Ladies, meet Jamie Lau. I want basically anything that she designs. Her dresses are a happy combination of 60s inspiration and Japanese aesthetics. Bright and feminine, flattering and comfortable. This sunny sheath is the first dress of hers that caught my eye:
Jamie left a job in the public policy world to follow her passion for fashion design. She started all over again as a creative and editorial intern. Fast forward a few years and she has a gorgeous collection under her belt, she’s the author of BurdaStyle Sewing Vintage Modern, and she’s teaching several sewing and pattern making classes. She took a big chance, and we are so happy she did. We talked to Jamie about her professional transition, her inspiration, and sour cherry pie.
Photo by Liz Clayman
When was Jamie Lau Designs officially launched?
I started off by making reversible tote bags and other small sewn accessories in 2008. In 2010, I ventured into garment construction, pattern making, and draping to pursue my true passion – designing dresses!
How was the transition from the public policy world to fashion? What made you take the leap?
It all began with a basic sewing class I took in 2007. Prior to that, I had never sewn before. Once I got the hang of it, it was really fun mixing prints and colorful textiles together. I started to amass a collection of beautiful fabrics from local fabric stores as well as from my travels. I had always loved fashion from a young age, and one of the main motivators for me to get better at sewing and to perfect my craft was so I could cut into all this lovely fabric with confidence (Japanese brocades, Italian woolens, and more). I wanted to design tasteful clothing that fit well and translate my aesthetic into wearable garments made with quality craftsmanship.
While still working full-time, I enrolled in a mix of construction, pattern making, draping, and textiles classes at a variety of schools, crafting my own curriculum. I even signed up for classes when I traveled. I eventually left my day job and “started all over again” as a creative and editorial intern for some hands-on experience. I quickly realized that a lot of my prior work experience would prove beneficial in this transition. I was accustomed to being analytical, precise, and detail-oriented (great for pattern making, sewing, and writing tutorials). I was organized and knew how to manage budgets and negotiate contracts (great for business and project management). And, I was experienced with troubleshooting difficult situations while being solution-focused and working with limited resources (helpful all around). Eventually, I ventured off on my own and wrote a fashion sewing and pattern making book along the way.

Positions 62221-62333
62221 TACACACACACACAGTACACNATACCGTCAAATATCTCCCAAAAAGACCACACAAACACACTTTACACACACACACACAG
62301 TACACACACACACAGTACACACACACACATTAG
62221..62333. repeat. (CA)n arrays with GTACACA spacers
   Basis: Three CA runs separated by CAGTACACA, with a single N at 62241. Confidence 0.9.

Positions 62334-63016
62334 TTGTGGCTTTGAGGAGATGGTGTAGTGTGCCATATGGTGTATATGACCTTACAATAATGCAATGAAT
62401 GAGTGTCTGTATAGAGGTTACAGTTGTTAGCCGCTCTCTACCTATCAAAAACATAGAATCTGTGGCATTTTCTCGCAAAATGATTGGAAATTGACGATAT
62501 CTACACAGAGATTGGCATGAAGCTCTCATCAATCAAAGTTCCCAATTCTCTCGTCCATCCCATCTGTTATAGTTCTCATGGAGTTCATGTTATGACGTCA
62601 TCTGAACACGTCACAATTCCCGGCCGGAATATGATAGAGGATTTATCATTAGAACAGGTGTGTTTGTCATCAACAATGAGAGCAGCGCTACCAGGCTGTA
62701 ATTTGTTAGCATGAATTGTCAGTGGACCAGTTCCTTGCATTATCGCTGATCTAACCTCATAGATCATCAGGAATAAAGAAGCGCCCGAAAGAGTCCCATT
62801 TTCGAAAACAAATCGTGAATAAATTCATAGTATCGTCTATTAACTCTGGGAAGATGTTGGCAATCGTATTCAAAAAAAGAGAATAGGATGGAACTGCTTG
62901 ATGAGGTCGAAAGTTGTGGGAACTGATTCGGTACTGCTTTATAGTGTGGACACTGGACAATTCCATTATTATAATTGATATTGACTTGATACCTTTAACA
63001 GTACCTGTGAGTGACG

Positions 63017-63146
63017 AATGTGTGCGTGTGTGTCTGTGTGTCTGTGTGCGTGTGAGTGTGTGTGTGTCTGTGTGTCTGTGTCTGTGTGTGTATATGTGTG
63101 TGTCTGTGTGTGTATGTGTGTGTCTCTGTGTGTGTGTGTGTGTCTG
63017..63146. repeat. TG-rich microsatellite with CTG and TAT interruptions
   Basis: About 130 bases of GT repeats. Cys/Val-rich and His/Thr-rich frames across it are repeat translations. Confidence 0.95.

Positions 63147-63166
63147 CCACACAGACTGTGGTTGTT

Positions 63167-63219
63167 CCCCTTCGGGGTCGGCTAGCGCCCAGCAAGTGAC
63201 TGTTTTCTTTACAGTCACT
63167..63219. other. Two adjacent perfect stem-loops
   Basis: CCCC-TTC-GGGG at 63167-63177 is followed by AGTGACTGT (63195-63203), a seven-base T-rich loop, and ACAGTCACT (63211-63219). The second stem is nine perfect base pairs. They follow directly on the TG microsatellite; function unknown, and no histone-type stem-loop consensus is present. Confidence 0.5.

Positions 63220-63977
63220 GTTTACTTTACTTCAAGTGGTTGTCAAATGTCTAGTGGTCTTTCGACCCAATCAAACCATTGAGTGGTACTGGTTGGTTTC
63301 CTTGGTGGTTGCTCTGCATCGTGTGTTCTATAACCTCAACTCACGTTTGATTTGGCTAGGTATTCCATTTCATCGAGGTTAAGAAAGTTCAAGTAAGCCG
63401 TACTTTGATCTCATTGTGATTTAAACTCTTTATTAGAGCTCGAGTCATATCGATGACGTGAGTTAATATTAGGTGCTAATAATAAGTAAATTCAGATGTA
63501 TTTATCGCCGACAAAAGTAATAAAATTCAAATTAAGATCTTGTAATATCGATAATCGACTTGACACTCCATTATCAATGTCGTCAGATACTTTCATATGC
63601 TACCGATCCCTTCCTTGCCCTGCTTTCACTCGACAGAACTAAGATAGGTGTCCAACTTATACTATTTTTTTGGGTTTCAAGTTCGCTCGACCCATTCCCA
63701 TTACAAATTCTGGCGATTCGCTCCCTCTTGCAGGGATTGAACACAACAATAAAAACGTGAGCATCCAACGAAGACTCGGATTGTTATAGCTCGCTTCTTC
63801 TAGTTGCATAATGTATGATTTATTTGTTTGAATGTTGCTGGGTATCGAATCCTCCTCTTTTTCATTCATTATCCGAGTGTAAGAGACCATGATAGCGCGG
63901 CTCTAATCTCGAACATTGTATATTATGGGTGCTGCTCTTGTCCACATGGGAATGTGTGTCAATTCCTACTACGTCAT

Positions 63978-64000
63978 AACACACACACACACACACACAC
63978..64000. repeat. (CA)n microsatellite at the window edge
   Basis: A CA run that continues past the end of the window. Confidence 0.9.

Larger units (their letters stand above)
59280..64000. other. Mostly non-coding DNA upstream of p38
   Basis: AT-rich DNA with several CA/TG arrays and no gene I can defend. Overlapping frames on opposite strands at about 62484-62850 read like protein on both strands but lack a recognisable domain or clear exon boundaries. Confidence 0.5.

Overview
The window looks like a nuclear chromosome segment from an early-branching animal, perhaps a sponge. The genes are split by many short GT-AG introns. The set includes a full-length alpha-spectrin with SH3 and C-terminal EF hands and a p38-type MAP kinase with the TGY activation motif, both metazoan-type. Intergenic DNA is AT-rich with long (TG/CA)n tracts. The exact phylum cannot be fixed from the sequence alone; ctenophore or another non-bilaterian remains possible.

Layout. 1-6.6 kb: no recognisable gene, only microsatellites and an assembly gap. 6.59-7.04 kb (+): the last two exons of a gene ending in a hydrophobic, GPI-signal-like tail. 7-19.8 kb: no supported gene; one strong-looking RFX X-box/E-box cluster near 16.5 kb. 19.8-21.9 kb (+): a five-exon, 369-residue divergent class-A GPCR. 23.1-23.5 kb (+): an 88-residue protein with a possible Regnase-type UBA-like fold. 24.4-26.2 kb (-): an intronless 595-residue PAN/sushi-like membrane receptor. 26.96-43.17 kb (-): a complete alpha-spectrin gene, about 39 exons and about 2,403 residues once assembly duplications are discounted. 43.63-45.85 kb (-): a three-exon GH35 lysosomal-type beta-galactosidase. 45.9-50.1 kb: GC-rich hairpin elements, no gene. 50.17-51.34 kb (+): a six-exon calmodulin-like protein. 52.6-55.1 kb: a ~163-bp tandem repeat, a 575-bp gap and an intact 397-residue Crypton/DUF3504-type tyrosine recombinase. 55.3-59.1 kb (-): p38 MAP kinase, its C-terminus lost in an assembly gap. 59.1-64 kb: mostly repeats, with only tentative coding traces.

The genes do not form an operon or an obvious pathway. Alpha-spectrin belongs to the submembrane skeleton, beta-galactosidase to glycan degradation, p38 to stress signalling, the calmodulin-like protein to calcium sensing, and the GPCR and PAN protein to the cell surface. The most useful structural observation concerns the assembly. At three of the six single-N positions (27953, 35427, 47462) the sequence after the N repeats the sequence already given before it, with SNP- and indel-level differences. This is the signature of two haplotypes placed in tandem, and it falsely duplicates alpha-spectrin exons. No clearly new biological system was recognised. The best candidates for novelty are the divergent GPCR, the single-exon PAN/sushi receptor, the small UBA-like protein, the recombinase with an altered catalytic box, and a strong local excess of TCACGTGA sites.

Your dresses are stylish yet comfortable. Where do you get your inspiration from?
I am very much influenced by Japanese aesthetics. Even back when I was making reversible tote bags, I was always drawn to Japanese textiles and prints. Oftentimes, I would pick up a bolt of solid or minimally printed fabric without even looking at the selvage or tag – and of course, it would say “Made in Japan,” so it’s definitely an innate aesthetic preference. In general, I very much respect the craftsmanship of Japanese design and appreciate minimal silhouettes that are easy to wear.
I have also always been inspired by 1960s silhouettes, particularly the geometry and bold use of color in the works of André Courrèges and Pierre Cardin. I also love the work of photographer William Eggleston, finding inspiration in his use of rich and saturated colors.
What’s your favorite dress?
Tough choice! Right now, I think it’s a tie between my classic Yabane Gathered-Waist Dress and one of my newer designs, the Kyoto Garden Dress. Both are flattering fit and flare silhouettes made in Japanese fabric with practical in-seam pockets. They work great as all-year round wardrobe pieces and for all body types!
What are your plans for the next few months?
In addition to designing, I also guest blog for sites including Britex Fabrics and Spoonflower and teach sewing, draping, and pattern making classes at the Textile Arts Center and across the country. But mainly, I will be busy working on my original textile designs for some new dresses and tops. This fall, I chronicled my process from start to finish as a guest blogger for Spoonflower – starting with my inspirations then moving on to creating my textile design and sewing up a finished garment. I made an A-line style shift dress cut on the bias to play with the rough lines and gradients of my textile design. I wanted the print to have the illusion of “wrapping” around the body and had my design printed on linen-cotton canvas to give the dress texture and an element of structure for a stronger silhouette. This dress, along with a few other designs featuring my original prints, will be available in my web store later this year.
[here’s a preview for you!]
What neighborhood are you in? What are some of your favorite spots?
My design studio is located in Greenpoint. One of my favorite spots in the neighborhood is The Blue Stove – I can’t help but indulge in a mini pie (sour cherry is at the top of my list). For that other kind of pie, I go to Paulie Gee’s for the Hellboy pizza topped with sopressata and Mike’s Hot Honey.
Check out Jamie Lau Designs gorgeous dresses. Just a warning – like me, you may want them all.